A few weeks ago, I started looking at the USDA Food Plans: Cost of Food at Home at Four Levels. Though I do have a roommate, it’s rare that we eat together and the only thing we really share is coffee, so I’ve been looking at the plan for the single female, 19-50 years. I have to admit, a lot of months, my food budget falls right around the moderate cost plan. I know I can do better than that. That said, I don’t remember the last time that my food budget was under $200 a month. At least, not in a month where I was here the whole time. I think that my December budget was low, but I spent a week at my parents’ house.
Of course, this is a national average, so for some people, these numbers might seem amazingly high or painfully low. Either way, it’s a good benchmark.
I think that next month, I might strive to see just how close I can get to that low-cost plan. I’m not going to cheat and save purchases for the next month. And if I catch a great sale on something I buy regularly, I’m going to stock up like normal. I’m also going to be sure to continue to buy fresh fruits and veggies to keep myself healthy. I think what this is going to require is a lot of added couponing and meal-planning, both things I try to do well and end up failing miserably. I’m good about impulse purchases, but could probably shave $10 off of my monthly expenses by cutting that.
One thing that has helped my food spending is a new feature at my local grocery store. There are little hand scanners that you can pick up at the front of the store. You scan your membership card, and as you walk around the store, you can scan your items and drop them directly into your bag (either plastic/paper you pick up, or if you’re me, your canvas bags). The produce department has even added electronic scales that will print scannable labels, which is helpful when trying to not overspend on produce. Sure, something can cost $2.50 a pound, but I can’t eyeball that. And the giant metal scales don’t really help me a whole lot.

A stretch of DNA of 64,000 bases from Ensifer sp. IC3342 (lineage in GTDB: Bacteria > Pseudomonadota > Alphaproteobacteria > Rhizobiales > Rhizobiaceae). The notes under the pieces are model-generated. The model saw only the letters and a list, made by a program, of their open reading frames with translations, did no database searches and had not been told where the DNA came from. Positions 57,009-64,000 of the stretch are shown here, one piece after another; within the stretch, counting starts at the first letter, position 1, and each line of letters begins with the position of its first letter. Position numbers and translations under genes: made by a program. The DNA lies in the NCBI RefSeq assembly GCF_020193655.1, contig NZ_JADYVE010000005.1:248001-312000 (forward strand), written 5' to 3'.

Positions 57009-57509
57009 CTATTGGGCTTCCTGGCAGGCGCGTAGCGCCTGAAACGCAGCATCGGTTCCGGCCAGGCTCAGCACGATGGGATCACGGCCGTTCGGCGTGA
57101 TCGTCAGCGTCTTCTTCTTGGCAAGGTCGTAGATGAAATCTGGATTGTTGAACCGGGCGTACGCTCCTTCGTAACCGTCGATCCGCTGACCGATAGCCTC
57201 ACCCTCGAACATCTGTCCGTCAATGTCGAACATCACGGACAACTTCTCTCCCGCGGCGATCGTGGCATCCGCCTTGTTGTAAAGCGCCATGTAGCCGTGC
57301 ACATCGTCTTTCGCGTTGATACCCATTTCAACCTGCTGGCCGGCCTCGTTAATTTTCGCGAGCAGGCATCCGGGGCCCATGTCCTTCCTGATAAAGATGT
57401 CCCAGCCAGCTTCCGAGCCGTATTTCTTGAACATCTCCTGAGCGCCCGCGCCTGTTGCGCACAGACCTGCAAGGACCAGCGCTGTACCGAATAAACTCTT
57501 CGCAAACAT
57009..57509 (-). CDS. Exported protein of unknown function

The best part about the scanner is that it totals your purchases as you walk around so you know how much you’re spending. I always tried to tally that in my head, but I would round up or down and end up losing track of things as I walked through the store and tried to figure out which size pasta was the best deal. Plus checkout is a breeze. Just scan your membership card again and all your purchases are transferred into the computer. Scan your coupons, pay, and go!
So for May, the goal is to tighten the grocery budget as much as possible. I’m not sure that I’ll get all the way to the low-cost plan, but it will be a good experiment. Maybe I can figure out a way to cut my grocery budget by $10-$20 every month without sacrificing much at all. Anyone want to join me?
Megan is a 30-something government employee in the Washington, DC area. She got interested in Personal Finance when she got out of college and realized that her paycheck wasn’t going to go as far as she had hoped. Since starting this blog, she has managed to buy a house and make a solid start on her retirement goals, and hopes to help others do the same. Here is her story:
In 2007, I was a gainfully employed 20-something with no debt but not a lot of knowledge about personal finance. It was a co-worker’s comment about Roth IRAs that sent me to the internet, searching for information. It was then that I realized that I really didn’t know a whole lot about personal finance and that my current financial situation was due a lot to inherent frugal tendencies, generous family members, a fear of debt, and good luck. While that was working for me, clearly I needed a better plan.
While I had no debt, I was also pretty much living paycheck to paycheck and not worrying about going over budget (I say this as if I had a real budget) because I had an emergency fund set aside to cover any overages.
Except that’s not what an emergency fund is for.
So I did a lot of research, read a lot of blogs, and decided that I needed a plan. I needed to budget. I needed to know what I was spending my money on. I needed to prepare for the future.
I decided to create a blog not only to make myself accountable to others but also to share the knowledge that I gained along the way. I’ve learned so much from my fellow bloggers, and I hope that my readers can find something useful in what I have to share as well.